E3’s work shows that the delivery of longer-duration, clean-firm power will require further technology innovation and commercialization. However, the development of new LNG infrastructure specifically to address this concern comes with its own challenges. For example, LNG-fired power generation is subject to significant price volatility from indexation to global oil and gas commodities (compared to stable lifetime energy costs from wind and solar), and LNG is not immune to risks of supply disruption and foreign currency requirements associated with all imported fuels (compared to the domestic fuel security of renewable energy production). LNG-fired power generation also produces conventional pollutants (nitrogen oxide, sulfur oxide, and particulate matter) like all gas-fired generation, while carrying a significantly higher carbon intensity than conventional natural gas due to the energy-intensive nature of liquefaction and shipping.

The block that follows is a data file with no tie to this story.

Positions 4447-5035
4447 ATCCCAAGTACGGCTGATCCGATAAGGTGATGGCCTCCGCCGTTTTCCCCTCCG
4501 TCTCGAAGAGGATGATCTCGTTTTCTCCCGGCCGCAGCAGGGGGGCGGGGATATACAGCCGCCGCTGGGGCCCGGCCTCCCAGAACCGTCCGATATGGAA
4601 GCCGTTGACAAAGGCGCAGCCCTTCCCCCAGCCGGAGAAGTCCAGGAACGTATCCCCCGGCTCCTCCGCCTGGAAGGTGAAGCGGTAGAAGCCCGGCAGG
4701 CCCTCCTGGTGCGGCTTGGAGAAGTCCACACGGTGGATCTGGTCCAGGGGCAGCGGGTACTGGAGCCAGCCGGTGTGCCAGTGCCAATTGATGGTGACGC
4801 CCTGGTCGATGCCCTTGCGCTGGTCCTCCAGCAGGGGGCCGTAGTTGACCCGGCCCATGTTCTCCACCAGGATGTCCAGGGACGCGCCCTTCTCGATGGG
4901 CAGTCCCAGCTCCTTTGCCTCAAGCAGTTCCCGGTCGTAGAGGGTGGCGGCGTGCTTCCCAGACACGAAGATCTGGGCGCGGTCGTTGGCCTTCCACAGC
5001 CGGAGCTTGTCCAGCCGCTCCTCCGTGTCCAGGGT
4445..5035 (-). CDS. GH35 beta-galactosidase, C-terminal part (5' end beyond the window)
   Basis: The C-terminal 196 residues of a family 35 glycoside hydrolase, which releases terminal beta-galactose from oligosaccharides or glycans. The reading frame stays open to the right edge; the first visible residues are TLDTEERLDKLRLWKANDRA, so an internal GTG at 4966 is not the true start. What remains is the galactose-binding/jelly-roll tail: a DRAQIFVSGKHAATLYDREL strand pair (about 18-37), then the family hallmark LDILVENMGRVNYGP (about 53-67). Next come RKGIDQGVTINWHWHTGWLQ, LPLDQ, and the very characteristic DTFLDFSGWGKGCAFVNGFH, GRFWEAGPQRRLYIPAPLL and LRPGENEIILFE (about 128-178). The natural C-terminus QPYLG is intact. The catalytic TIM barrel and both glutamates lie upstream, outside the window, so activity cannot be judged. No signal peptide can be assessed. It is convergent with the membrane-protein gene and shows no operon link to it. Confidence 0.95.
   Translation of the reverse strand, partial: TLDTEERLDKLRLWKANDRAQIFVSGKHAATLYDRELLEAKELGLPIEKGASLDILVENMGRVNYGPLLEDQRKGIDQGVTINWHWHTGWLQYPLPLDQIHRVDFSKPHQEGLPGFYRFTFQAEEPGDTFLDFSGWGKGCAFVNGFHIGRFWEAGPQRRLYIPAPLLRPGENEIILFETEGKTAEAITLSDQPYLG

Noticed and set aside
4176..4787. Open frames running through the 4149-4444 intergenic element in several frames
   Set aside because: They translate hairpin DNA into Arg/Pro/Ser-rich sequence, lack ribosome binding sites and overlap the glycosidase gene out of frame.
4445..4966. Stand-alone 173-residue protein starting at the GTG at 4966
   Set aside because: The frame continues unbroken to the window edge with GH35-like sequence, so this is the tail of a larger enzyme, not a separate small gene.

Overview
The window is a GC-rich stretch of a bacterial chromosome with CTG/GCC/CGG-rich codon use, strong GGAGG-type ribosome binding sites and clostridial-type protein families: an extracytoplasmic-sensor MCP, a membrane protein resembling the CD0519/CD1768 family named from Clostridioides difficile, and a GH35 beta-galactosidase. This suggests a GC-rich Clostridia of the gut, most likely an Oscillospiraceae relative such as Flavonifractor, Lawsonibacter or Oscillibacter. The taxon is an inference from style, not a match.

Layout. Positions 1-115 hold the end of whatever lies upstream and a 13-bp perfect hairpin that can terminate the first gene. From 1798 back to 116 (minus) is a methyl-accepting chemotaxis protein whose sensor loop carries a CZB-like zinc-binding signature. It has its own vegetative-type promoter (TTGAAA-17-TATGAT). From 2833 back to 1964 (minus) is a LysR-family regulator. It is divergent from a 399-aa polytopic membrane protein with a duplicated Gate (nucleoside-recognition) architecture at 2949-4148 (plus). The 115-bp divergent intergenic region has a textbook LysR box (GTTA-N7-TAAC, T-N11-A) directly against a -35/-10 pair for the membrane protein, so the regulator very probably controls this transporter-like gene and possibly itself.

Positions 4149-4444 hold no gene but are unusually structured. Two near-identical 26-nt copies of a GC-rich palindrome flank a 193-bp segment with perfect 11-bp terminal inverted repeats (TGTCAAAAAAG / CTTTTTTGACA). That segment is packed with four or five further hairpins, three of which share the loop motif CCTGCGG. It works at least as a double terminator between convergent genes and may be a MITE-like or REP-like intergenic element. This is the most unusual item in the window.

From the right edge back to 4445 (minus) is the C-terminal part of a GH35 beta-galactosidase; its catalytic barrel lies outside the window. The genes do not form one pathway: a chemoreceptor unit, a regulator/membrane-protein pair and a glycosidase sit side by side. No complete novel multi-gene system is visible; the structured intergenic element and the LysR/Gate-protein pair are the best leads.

The high capital cost of LNG infrastructure also creates a higher risk of stranded costs for consumers. As solar and wind generation levels increase globally, gas-fired power plants will run at lower capacity factors, providing value primarily as peaker plants rather than as baseload resources. Lower capacity factors for LNG-to-power infrastructure will mean higher effective costs per megawatt-hour of electricity as the fixed costs of the infrastructure are spread over a lower volume of power produced; this makes it harder for buyers of LNG-fired power generation to reduce effective costs of power by reducing power production if LNG prices rise on the global market. Many LNG purchase agreements also require high contracted volumes over many years, which commit buyers to a large amount of gas offtake over a long horizon, creating a substantial purchase obligation that requires credit support and reduces buyers’ flexibility to reduce LNG consumption in the future if LNG prices, offtake demand, environmental policies, or other factors reduce the attractiveness of LNG use. Figure 2 shows the results of E3’s analysis of levelized costs of electricity (LCOE) of LNG versus low-carbon generation options.